One of the few slips in tone comes when Dr. Graham tells us Julian’s father, a painter, was “a portrayer, that is, if I may speak bluntly, of the diseased, the blasphemous and the obscene.” That’s right: Mr. Ferris was (gasp) a surrealist. I bet he also listened to jazz music and hung out with beatniks! It’s not clear just how reliable a narrator Dr. Graham was intended to be. On an Occam’s-razor basis, I’d assume “perfectly.” But Dr. Graham’s inadvertently hilarious get-off-my-lawn moments affect how much I want to trust him, which affects how I read the story. More on this later.
The striking thing about “The Uninvited Face” is its monster. (Or maybe I need scare quotes around “monster.” More later, etc.) I’ve read more ghost stories than I can count, and most of everything is mediocre, and after a while the mediocre ghosts and monsters blur together. Asquith’s “Face” stands off to the side of the pack: a “solicitous,” “para-human” face, “too big for the head,” belonging to a small man in a long black overcoat, who on closer inspection is seen to have extra fingers standing in for thumbs. He’s a weird little guy, unsettling because of his oddness, and Asquith brings him onstage at the right pace: first his face appears to Julian between sleeping and waking, then he shows up on an almost-empty bus, then other people start getting glimpses of him, though never clearly. This is all reported by Julian. Dr. Graham never sees the Face himself, except in drawings made by Julian’s father, who died in a mental hospital and apparently, at the end of his life, had a little friend.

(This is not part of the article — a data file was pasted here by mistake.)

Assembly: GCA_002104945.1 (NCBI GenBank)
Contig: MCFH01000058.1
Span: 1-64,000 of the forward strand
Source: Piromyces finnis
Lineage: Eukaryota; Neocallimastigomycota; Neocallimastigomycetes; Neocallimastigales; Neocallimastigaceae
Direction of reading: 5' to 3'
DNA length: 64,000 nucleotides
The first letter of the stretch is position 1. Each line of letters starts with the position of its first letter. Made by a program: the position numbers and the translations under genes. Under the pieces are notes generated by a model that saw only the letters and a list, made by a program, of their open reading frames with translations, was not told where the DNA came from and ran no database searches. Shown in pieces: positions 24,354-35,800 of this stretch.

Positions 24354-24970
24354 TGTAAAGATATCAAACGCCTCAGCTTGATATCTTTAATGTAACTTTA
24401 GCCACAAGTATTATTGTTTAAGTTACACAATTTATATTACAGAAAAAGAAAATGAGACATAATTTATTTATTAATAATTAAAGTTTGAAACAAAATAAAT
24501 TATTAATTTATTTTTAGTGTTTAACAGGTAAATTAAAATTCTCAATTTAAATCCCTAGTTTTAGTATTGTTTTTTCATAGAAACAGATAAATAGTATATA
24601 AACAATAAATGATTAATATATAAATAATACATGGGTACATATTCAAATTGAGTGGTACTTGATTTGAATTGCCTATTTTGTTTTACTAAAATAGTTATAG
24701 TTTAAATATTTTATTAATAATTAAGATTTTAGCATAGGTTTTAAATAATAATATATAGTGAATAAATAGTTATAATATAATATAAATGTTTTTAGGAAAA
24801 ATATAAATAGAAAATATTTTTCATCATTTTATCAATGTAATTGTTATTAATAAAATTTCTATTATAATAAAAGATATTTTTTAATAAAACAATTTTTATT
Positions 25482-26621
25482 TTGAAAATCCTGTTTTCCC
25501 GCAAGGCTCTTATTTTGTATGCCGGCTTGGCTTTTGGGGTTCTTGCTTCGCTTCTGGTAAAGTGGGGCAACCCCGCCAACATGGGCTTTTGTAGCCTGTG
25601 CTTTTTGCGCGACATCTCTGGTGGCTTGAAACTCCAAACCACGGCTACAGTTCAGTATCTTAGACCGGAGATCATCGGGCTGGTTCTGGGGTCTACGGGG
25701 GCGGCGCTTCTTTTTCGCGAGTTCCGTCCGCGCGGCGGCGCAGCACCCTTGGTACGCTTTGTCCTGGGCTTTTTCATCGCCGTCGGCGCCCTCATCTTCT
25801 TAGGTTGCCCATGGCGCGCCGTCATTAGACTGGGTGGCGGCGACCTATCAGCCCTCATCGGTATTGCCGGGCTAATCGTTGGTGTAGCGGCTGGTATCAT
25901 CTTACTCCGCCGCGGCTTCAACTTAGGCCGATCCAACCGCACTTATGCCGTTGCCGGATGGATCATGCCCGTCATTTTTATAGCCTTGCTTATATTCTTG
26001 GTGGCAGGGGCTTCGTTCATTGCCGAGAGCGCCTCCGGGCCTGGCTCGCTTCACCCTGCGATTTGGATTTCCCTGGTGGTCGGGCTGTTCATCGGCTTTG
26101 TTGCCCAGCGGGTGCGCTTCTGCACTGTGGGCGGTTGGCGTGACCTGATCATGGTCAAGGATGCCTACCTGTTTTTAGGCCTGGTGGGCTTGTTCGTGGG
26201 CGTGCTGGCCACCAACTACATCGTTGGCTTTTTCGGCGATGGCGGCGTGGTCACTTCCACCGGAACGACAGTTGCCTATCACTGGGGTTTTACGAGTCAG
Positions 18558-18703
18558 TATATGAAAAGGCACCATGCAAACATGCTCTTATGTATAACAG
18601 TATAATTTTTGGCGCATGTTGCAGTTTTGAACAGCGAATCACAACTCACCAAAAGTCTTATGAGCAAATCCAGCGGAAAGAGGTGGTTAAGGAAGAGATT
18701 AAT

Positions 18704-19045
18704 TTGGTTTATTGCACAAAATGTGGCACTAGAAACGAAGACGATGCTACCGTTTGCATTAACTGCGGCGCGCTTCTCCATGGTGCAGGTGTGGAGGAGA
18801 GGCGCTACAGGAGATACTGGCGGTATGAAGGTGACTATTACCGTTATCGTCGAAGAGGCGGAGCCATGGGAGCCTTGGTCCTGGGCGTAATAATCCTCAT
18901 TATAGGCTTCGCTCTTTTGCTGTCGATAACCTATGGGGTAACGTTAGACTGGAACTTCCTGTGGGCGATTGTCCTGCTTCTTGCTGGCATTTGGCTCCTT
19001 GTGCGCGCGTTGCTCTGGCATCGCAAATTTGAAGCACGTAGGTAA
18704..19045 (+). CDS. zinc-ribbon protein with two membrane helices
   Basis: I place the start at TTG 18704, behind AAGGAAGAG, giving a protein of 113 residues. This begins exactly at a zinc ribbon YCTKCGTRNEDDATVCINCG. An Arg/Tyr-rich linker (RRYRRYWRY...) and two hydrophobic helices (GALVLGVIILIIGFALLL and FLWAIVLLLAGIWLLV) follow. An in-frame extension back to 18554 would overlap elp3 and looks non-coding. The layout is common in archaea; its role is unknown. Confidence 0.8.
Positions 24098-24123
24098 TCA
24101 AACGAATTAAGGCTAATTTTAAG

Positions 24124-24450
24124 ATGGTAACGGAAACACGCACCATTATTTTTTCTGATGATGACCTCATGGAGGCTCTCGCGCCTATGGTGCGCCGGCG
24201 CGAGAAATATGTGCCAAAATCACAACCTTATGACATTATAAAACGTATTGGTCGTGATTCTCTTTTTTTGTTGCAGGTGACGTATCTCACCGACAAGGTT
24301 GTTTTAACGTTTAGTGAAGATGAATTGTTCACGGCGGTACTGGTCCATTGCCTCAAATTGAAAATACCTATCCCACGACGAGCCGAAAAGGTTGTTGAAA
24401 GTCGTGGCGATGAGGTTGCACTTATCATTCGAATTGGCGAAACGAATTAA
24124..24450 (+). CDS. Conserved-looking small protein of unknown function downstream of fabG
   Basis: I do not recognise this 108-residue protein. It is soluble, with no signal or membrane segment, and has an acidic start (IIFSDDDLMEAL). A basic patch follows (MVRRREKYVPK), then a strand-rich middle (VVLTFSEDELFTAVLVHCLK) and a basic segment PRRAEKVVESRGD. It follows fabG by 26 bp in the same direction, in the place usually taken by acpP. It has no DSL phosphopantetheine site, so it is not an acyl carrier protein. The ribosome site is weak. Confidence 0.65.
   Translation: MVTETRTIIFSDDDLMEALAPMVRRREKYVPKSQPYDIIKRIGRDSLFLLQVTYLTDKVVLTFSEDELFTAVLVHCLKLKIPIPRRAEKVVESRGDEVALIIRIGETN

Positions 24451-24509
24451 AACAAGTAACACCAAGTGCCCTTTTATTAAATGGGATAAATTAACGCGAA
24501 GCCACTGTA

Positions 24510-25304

Wisely, Asquith doesn’t show us Julian’s ultimate confrontation, either. It happens behind the scenes, at a costume party attended by Dr. Graham’s grandkids, which Julian’s agreed to help with. A party which seems to have one or two extra guests. The local reverend mawkishly remarks that the hostess might easily “entertain an angel unawares.” Which is one of those lines that someday, when our descendants are all reading multimedia iPad books because they’re too half-literate to catch the subtleties from plain text, will be attached to a big blinking neon IRONY! tag. Because the other striking thing about the Face is that, as far as we can tell at second hand, he’s here to help.